A three-day national conference on the future directions of Medicare and Medicaid, to be held this June in Los Angeles under the co-sponsorship of the federal government, is drawing fire from members of public health and consumer organizations who claim that the $475 to $600 registration fee is too high to allow them to attend.
The conference, which is to open June 19 at the Bonaventure Hotel, is being sponsored by the Health Care Financing Administration and the California Health and Welfare Agency in recognition of the 20th anniversary of the two programs that provide health services for the elderly and the poor.
According to a preliminary program that has been distributed nationally to 26,000 individuals and organizations, the conference will focus on “federal, state and private initiatives to introduce competition in health care.”
Speakers will include Margaret M. Heckler, secretary of the U.S. Department of Health and Human Services, who will discuss her department’s perspective on the directions of Medicare and Medicaid (Medi-Cal in California) in the next four years.
California’s secretary of health and welfare, David B. Swoap, will talk on the state’s new approach to harnessing health care costs by encouraging competitive market forces.
But Beverlee A. Myers, chairman of health services at the UCLA School of Public Health and a former California state health director under Gov. Edmund G. Brown Jr., said Monday that public health and consumer organizations plan to hold a “counter conference” to protest the lack of consumer participation in any of the meeting’s sessions and the price of registration, which she said will bar most academicians and members of consumer organizations from attending.
“The program is touting market competition,” Myers said. “This is a 20th anniversary celebration, but apparently there is no attempt to discuss what is good about the programs or the effects that the ‘new competition’ and cutbacks are having on people.”
Steve Pelovitz, a Health Care Financing Administration official who helped plan the conference, said the fee structure was determined by a private conference management company that won the contract to conduct the sessions. The registration fee is $475 if completed by May 10 and $600 thereafter.
Myers and other organizers of the counter-conference said that they had never before heard of a government-sponsored conference with such a high fee.
Contacted by telephone in Langhorne, Pa., David Talbot, general manager of Promotional Planning Inc., said that the fee includes Continental breakfasts and coffee breaks for the three-day meeting, as well two luncheons, a dinner and a hospitality evening. He said these activities account for about half of the fee.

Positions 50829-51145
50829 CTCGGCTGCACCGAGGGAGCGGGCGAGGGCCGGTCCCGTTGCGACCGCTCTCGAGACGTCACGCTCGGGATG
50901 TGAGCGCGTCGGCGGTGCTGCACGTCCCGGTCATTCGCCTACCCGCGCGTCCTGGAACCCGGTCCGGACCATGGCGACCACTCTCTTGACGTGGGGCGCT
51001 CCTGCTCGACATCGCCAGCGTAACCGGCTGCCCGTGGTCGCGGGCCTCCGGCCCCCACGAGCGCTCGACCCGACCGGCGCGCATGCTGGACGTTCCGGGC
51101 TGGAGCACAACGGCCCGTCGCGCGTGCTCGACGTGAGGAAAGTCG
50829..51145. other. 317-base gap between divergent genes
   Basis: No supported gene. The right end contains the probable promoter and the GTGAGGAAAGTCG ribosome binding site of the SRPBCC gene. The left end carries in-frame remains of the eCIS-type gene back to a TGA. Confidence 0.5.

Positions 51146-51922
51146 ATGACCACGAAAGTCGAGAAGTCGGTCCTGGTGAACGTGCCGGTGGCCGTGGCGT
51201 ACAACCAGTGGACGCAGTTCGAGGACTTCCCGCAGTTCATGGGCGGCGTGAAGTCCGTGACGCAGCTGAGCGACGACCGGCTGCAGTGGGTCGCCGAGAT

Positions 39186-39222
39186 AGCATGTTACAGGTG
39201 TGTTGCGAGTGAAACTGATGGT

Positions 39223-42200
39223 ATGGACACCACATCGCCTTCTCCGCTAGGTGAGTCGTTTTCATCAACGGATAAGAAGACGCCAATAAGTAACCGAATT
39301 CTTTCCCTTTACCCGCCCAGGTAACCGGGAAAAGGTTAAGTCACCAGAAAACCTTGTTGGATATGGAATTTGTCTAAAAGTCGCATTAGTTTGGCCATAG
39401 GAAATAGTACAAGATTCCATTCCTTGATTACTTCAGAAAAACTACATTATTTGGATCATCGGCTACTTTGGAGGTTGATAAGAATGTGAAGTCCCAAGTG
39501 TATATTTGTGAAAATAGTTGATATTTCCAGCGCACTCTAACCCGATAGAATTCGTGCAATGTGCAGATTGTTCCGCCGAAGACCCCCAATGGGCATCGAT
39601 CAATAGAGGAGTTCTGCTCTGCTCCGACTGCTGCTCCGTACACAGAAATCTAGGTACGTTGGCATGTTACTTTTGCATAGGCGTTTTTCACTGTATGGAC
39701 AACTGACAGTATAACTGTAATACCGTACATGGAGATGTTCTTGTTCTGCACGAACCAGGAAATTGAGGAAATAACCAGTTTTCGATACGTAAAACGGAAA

“Most government functions don’t include coffee breaks, Continental breakfasts and lunch,” Talbot said.
He said programs had been mailed to everybody on the Health Care Financing Administration’s mailing list--mostly consultants, pharmaceutical companies, medical suppliers, medical administrators, attorneys, health insurers and medical and hospital organizations--"everybody interested in health care.”
“This is not a consumer conference,” Talbot said. “But it would be beneficial from a public relations standpoint to co-host something for the consumers.”
Myers said her counter-conference would be aimed primarily at consumer groups. On the opening day, Myers said, there will be a public rally in Pershing Square, and the next day a free public forum is planned at Patriotic Hall. Speakers at the forum will discuss improvements in health care for beneficiaries of Medicare and Medicaid and how recent changes in those programs threaten those gains, Myers said.
Organizations taking part in the counter-conference, according to Myers, will include the California Congress of Seniors, the American Social Welfare Assn., Californians for a Fair Share, the Health Security Action Council, the Children’s Defense Fund, the Older Women’s League and the Santa Monica Health Coalition. A spokesman for the American Public Health Assn. said that the organization “is very enthusiastic” about participating but that its board has not yet given approval.
Melvin A. Glasser, director of the Health Security Action Council, a Washington-based coalition of consumer-oriented health organizations, said his group is concerned about the future of Medicare and Medicaid because of “the constricted view taken by the Reagan Administration on health care and the permissive way in which benefits are being restricted, eligibility tightened and concerns for quality practically abandoned.”
Josh Bernstein, Los Angeles organizer of Californians for a Fair Share, said he plans to join in the counter-conference because “we are concerned by the hypocrisy of those who are holding an expensive celebration for programs they are seeking to dismantle--and without input from the people who are affected.”
Talbot, the general manager of the private firm putting on the conference, said he has received only two critical telephone calls. “One was from a professor who thought that all academicians should get in free. I discarded that one,” he said.
The other, he said, was from a woman representing a “grass-roots organization” who said she would like to attend but couldn’t afford it.
“I told her that, just for her, we would let her into sessions in which she was interested if she promised that she would not eat. But she wasn’t interested in doing that.”